+1
 
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#4
Hi

General Advise
Never open up a PSU unless you are qualified to do so, you risk injury and or worse; some of the power pack's available today can delivery a leathal shock. By all means unplug the PSU and remove it from your PC and use an air duster to blast the dust from it.

Replace your PSU
you are right to be concerned about the noise, your PSU may be on the way out and if it fails it may/could take out some other components.

Antec TruePower TP-550 Power Supply Unit (550 Watt)

OCZ 550W Fatal1ty Modular Power Supply

Cooler Master GX-Series 550W Power Supply Unit

there are cheaper options available on the market today, but it is best not to cheap out on a PSU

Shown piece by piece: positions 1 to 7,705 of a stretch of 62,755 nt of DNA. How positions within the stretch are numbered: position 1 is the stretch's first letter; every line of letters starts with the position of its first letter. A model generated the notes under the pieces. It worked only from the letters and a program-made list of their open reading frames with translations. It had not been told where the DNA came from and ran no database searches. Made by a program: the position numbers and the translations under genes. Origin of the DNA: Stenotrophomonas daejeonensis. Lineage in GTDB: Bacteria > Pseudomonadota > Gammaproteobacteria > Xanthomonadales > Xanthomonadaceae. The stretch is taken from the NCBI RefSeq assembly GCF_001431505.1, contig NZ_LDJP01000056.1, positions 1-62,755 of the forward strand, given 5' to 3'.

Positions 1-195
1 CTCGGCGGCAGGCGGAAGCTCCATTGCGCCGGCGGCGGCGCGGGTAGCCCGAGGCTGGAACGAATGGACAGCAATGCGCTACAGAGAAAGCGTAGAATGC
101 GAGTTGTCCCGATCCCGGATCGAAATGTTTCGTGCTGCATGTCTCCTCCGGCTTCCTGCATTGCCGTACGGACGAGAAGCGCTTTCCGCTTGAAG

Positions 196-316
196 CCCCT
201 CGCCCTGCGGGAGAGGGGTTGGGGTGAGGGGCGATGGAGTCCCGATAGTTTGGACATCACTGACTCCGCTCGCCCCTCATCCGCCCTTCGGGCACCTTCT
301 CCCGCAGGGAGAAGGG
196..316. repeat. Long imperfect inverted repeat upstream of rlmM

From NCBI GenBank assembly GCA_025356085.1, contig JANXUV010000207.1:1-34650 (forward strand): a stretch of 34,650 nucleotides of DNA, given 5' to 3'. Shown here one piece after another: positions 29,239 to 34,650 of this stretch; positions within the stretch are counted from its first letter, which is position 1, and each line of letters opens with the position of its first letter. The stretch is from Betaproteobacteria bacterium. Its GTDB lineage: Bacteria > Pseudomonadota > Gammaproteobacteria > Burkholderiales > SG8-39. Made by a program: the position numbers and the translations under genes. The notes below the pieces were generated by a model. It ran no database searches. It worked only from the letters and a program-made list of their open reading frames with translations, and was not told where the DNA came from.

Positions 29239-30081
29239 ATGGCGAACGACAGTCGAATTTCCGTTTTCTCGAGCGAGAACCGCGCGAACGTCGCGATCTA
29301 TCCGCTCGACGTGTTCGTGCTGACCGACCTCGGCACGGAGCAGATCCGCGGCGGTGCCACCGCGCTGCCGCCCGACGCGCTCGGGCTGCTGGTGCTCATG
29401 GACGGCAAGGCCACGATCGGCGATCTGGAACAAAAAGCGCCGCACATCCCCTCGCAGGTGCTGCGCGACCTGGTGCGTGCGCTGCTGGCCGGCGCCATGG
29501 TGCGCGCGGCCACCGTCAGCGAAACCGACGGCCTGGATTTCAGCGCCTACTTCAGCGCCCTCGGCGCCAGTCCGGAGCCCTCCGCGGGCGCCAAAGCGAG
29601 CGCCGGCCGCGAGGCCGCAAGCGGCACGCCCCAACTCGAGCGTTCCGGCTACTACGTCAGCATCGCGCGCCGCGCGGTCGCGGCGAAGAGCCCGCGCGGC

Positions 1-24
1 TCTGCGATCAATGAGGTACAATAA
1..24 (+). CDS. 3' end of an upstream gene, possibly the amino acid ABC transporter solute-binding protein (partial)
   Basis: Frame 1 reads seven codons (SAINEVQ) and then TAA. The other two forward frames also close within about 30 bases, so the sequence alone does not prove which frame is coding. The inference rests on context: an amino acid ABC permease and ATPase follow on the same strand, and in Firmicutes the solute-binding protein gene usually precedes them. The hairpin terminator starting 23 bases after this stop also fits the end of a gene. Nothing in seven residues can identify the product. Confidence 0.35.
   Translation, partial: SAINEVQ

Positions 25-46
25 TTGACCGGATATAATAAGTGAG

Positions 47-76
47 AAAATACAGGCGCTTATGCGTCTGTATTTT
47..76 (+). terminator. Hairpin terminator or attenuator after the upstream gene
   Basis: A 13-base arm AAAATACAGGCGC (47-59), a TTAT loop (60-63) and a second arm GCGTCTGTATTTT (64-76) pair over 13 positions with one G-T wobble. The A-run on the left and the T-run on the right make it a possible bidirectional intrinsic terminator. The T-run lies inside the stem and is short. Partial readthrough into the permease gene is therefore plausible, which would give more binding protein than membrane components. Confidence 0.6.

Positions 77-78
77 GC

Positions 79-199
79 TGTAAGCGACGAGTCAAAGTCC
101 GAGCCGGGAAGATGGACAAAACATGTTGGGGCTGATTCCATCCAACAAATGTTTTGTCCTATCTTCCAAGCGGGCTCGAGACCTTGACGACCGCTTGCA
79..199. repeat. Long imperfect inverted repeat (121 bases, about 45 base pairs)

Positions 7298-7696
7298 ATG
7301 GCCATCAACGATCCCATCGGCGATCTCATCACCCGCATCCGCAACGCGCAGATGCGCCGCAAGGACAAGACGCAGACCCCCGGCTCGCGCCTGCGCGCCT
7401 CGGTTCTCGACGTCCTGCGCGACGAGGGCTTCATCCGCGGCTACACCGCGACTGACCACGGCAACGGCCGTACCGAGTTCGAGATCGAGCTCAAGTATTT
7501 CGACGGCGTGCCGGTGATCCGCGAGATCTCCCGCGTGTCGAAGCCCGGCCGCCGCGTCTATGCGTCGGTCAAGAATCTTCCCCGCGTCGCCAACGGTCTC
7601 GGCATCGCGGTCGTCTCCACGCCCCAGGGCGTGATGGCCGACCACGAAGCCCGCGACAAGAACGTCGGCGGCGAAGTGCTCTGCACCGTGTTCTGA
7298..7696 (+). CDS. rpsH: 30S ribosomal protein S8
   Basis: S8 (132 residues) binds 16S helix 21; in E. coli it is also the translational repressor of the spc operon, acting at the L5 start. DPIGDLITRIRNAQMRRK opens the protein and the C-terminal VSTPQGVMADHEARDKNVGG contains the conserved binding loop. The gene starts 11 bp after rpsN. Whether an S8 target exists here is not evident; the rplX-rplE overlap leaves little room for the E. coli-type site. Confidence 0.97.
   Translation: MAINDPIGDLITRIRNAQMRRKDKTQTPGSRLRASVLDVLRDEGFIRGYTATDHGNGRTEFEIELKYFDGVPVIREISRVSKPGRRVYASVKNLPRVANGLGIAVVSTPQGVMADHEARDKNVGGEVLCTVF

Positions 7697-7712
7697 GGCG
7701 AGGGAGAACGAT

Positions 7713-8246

If anyone else has any experience with the PSU's listed and wish to share your views I'ed welcome any constructive comments

atb

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#5
It could be the fan, but that PSU definitely looks very cheap and it is probably not 550 watts as the label claims (I bet it would probably pop at 300-400 watts). I would consider looking into getting a new PSU from a reputable brand such as Corsair, Enermax, Seasonic, Topower, etc. A good PSU will be a nice investment, especially if you upgrade your system later on. The PSU is probably still alive because of your stock clocked E8500 Dual core processor and 9600 GT are not consuming a lot of power. A GOOD 550w unit is probably overkill for that computer as it is, but will leave some headroom for upgrades.